Splurge: I’m a little behind on those Bloom County collections IDW has been putting out, so I might not nab The Complete Outland for my splurge purchase, though I’d at least flip through it. However, I would likely pick up Song of Roland, the new graphic novel from Michel Rabagliati, of the esteemed “Paul” series. I believe this one finds Paul dealing with the imminent death of his father-in-law. And finally, I have fond memories of reading my mother’s old, frayed Raggedy Ann and Andy books as a child, so I’m curious to see Mr. Twee Deedle, a collection of strips done by Raggedy creator Johnny Gruelle prior to his seminal children’s series.
Oh, yeah, and there’s a new volume of Bakuman out this week, too.
With $15, I’d start with my easy choices. As much as I like Atomic Robo trades, I’m impatient for Atomic Robo: The Flying She-Devils of the Pacific #1 ($3.50). Brian Clevinger and Scott Wegener have done a great job promoting this particular mini-series as something that I’m not going to want to wait for. As luck would have it, Atomic Robo: Real Science Adventures #3 ($2.75) also comes out this week, so that’s a nice double whammy. I also can’t miss Courtney Crumrin #3 ($3.99) after loving the first two issues, and I’d wrap up my purchase with Resident Alien #2 ($3.50) now that I’m all caught up and eager for more.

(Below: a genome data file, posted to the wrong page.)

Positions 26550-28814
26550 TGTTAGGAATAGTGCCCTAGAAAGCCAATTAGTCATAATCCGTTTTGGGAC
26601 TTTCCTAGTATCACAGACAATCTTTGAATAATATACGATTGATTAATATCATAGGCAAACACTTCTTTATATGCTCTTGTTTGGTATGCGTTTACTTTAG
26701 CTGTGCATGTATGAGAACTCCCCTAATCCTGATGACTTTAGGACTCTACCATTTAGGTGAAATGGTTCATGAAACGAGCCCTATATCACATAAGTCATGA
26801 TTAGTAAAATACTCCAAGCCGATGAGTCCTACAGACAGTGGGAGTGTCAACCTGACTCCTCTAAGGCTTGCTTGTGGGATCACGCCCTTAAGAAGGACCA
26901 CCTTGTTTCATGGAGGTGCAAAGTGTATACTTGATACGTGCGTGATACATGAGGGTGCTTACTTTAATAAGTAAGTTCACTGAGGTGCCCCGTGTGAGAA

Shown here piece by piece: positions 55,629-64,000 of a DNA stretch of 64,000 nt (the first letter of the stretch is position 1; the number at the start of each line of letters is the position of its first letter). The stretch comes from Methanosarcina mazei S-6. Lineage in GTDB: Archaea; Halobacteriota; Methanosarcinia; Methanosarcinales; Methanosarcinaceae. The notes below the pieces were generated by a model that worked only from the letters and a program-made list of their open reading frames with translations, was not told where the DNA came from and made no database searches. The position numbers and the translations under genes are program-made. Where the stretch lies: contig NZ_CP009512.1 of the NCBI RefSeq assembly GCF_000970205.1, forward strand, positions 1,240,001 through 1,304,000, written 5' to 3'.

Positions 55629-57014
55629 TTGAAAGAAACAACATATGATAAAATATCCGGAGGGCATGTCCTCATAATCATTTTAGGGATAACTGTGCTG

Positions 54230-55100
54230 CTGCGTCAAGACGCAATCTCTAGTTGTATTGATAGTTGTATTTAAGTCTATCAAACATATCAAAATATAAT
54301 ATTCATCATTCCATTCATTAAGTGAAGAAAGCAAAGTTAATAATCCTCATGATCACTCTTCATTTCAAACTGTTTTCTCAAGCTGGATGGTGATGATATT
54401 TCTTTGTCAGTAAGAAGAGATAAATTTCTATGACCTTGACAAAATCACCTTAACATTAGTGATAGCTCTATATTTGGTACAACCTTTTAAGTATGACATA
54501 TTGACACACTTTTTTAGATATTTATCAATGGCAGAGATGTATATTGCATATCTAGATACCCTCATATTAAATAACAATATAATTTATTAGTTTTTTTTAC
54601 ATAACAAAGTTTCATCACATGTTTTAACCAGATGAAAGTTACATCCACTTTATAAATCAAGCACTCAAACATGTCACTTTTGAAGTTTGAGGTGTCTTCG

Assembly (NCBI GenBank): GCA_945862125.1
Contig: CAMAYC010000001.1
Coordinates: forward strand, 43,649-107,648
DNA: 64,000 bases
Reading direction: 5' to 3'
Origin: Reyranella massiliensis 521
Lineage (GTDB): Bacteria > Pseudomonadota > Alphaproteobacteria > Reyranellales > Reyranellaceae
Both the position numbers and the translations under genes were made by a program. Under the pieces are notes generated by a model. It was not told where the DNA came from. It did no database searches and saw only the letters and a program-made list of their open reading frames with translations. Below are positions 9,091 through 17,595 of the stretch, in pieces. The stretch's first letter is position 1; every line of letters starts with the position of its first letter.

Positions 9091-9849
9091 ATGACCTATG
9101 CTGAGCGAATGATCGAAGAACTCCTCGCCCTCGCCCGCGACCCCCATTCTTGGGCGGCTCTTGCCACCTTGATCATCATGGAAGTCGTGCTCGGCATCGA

If I had $30, I’d add yet more single issues of series I’m following: All-Star Western #10 ($3.99), X-Men Legacy #269 ($2.99), Prophet #26 ($2.99), Justice League Dark #10 ($2.99), and Aquaman #10 ($2.99).
With so many single issues I want this week, there’s no room in my regular budget for collections and graphic novels, so I have a lot of potential splurge items, starting with that Fatale collection ($14.99) I’ve been trade-waiting. I’d also like a peek at Barry Sonnenfeld’s Dinosaurs vs Aliens ($19.99) because of dinosaurs vs aliens, even though I expect it’ll make a better movie than a comic. New Deadwardians #4 ($2.99) comes out this week and is a splurge because I’d also need to pick up #s 1-3, but I’ve recently been pushed off the fence towards wanting to read it.